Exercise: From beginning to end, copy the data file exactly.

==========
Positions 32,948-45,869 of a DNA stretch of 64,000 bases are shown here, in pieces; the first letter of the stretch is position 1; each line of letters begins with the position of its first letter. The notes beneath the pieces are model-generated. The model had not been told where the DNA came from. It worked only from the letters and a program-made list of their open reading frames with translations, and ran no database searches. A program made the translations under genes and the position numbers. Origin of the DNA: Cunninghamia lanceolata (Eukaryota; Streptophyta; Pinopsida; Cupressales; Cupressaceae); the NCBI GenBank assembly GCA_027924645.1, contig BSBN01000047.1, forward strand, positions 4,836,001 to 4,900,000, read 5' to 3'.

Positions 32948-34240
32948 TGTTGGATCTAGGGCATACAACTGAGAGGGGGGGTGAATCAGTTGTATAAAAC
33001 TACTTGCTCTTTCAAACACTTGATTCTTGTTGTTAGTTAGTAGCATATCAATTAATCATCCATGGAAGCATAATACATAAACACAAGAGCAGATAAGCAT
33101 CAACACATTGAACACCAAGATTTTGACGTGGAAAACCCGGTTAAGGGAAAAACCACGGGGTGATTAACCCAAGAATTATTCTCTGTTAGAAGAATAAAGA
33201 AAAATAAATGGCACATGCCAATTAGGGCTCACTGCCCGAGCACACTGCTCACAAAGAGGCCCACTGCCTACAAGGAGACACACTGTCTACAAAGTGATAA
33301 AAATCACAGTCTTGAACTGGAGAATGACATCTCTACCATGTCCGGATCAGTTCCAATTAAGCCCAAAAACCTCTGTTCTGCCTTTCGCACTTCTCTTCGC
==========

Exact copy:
Positions 32,948-45,869 of a DNA stretch of 64,000 bases are shown here, in pieces; the first letter of the stretch is position 1; each line of letters begins with the position of its first letter. The notes beneath the pieces are model-generated. The model had not been told where the DNA came from. It worked only from the letters and a program-made list of their open reading frames with translations, and ran no database searches. A program made the translations under genes and the position numbers. Origin of the DNA: Cunninghamia lanceolata (Eukaryota; Streptophyta; Pinopsida; Cupressales; Cupressaceae); the NCBI GenBank assembly GCA_027924645.1, contig BSBN01000047.1, forward strand, positions 4,836,001 to 4,900,000, read 5' to 3'.

Positions 32948-34240
32948 TGTTGGATCTAGGGCATACAACTGAGAGGGGGGGTGAATCAGTTGTATAAAAC
33001 TACTTGCTCTTTCAAACACTTGATTCTTGTTGTTAGTTAGTAGCATATCAATTAATCATCCATGGAAGCATAATACATAAACACAAGAGCAGATAAGCAT
33101 CAACACATTGAACACCAAGATTTTGACGTGGAAAACCCGGTTAAGGGAAAAACCACGGGGTGATTAACCCAAGAATTATTCTCTGTTAGAAGAATAAAGA
33201 AAAATAAATGGCACATGCCAATTAGGGCTCACTGCCCGAGCACACTGCTCACAAAGAGGCCCACTGCCTACAAGGAGACACACTGTCTACAAAGTGATAA
33301 AAATCACAGTCTTGAACTGGAGAATGACATCTCTACCATGTCCGGATCAGTTCCAATTAAGCCCAAAAACCTCTGTTCTGCCTTTCGCACTTCTCTTCGC